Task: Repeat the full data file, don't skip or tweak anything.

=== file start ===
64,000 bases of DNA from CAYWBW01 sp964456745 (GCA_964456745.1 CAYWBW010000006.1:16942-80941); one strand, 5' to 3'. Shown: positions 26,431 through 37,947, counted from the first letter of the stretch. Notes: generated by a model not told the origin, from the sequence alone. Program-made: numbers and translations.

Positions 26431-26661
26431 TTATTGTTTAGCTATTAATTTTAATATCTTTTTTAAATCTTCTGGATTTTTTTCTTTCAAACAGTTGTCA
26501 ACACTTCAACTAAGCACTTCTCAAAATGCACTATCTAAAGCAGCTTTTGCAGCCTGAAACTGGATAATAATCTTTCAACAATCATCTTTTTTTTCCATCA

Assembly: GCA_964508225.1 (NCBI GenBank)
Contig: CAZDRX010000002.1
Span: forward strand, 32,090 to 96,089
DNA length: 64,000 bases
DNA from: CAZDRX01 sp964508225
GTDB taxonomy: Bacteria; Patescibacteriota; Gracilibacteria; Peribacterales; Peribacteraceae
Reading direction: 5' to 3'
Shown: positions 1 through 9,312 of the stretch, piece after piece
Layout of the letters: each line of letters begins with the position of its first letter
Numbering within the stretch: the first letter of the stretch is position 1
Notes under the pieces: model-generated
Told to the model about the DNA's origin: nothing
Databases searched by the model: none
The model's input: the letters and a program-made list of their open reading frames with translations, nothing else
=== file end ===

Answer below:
64,000 bases of DNA from CAYWBW01 sp964456745 (GCA_964456745.1 CAYWBW010000006.1:16942-80941); one strand, 5' to 3'. Shown: positions 26,431 through 37,947, counted from the first letter of the stretch. Notes: generated by a model not told the origin, from the sequence alone. Program-made: numbers and translations.

Positions 26431-26661
26431 TTATTGTTTAGCTATTAATTTTAATATCTTTTTTAAATCTTCTGGATTTTTTTCTTTCAAACAGTTGTCA
26501 ACACTTCAACTAAGCACTTCTCAAAATGCACTATCTAAAGCAGCTTTTGCAGCCTGAAACTGGATAATAATCTTTCAACAATCATCTTTTTTTTCCATCA

Assembly: GCA_964508225.1 (NCBI GenBank)
Contig: CAZDRX010000002.1
Span: forward strand, 32,090 to 96,089
DNA length: 64,000 bases
DNA from: CAZDRX01 sp964508225
GTDB taxonomy: Bacteria; Patescibacteriota; Gracilibacteria; Peribacterales; Peribacteraceae
Reading direction: 5' to 3'
Shown: positions 1 through 9,312 of the stretch, piece after piece
Layout of the letters: each line of letters begins with the position of its first letter
Numbering within the stretch: the first letter of the stretch is position 1
Notes under the pieces: model-generated
Told to the model about the DNA's origin: nothing
Databases searched by the model: none
The model's input: the letters and a program-made list of their open reading frames with translations, nothing else